The Effect of the Difficulty of One Task on the Simultaneous Learning of Another Task.
NORTHWESTERN UNIV EVANSTON ILL DEPT OF PSYCHOLOGY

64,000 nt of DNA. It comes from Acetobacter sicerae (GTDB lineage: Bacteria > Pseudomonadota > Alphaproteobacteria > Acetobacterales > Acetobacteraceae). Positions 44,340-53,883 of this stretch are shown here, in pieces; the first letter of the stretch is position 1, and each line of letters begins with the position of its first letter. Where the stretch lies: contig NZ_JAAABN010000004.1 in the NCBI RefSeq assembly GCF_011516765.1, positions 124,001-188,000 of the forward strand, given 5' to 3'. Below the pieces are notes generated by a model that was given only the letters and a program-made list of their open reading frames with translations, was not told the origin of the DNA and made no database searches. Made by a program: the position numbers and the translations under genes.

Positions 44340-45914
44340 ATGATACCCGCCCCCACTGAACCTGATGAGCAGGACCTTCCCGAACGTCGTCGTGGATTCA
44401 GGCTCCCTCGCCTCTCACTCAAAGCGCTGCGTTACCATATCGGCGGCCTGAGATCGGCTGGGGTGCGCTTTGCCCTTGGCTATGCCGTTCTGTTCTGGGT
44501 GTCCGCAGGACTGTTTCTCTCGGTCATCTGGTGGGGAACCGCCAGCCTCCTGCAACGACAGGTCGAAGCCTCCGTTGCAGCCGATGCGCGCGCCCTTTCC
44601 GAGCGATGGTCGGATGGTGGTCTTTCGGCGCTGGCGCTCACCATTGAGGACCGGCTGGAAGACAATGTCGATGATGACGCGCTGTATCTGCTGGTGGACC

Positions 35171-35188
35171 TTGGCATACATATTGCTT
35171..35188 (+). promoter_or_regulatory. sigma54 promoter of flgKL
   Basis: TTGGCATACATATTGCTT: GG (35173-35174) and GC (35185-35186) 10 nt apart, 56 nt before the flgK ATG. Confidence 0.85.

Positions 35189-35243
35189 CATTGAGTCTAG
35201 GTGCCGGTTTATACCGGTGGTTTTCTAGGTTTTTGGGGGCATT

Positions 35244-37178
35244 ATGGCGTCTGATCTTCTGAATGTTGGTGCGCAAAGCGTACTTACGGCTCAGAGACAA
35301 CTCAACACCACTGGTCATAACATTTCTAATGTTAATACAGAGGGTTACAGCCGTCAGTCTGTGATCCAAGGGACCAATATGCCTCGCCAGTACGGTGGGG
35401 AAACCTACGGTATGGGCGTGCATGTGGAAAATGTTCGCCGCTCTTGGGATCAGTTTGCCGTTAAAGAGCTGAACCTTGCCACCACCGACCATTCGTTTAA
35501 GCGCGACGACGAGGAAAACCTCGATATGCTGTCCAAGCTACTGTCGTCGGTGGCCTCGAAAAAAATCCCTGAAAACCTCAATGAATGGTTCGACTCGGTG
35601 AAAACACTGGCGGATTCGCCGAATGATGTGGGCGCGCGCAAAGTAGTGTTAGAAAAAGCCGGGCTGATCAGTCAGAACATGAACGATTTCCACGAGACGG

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In simultaneous learning two verbal lists are interlaced for study, with each tested separately. In the present experiments simultaneous learning was used as a means of determining the conditions under which study time or learning resources might be reallocated between lists. One of the lists was called the standard list and it remained constant across the conditions of each experiment. The other list, the variable list, was manipulated to produce differences in its difficulty. If performance on the standard task varied as a function of the difficulty of the variable list, we inferred a shift in study time. In a more general sense, the purpose of the experiments was to determine the strategies that a subject might use to maximize the learning when the instructions are to learn as many items from both lists as possible. In addition, one of the studies suggested the possibility that when the processes underlying the two tasks are uncorrelated, performance on both tasks is enhanced. Another study indicated support for the theory which asserts that the spacing effect is due to an attenuation-of-attention for massed items. Our general conclusion is that subjects reallocate study time between two tasks being learned simultaneously only when there are obvious differences in difficulty.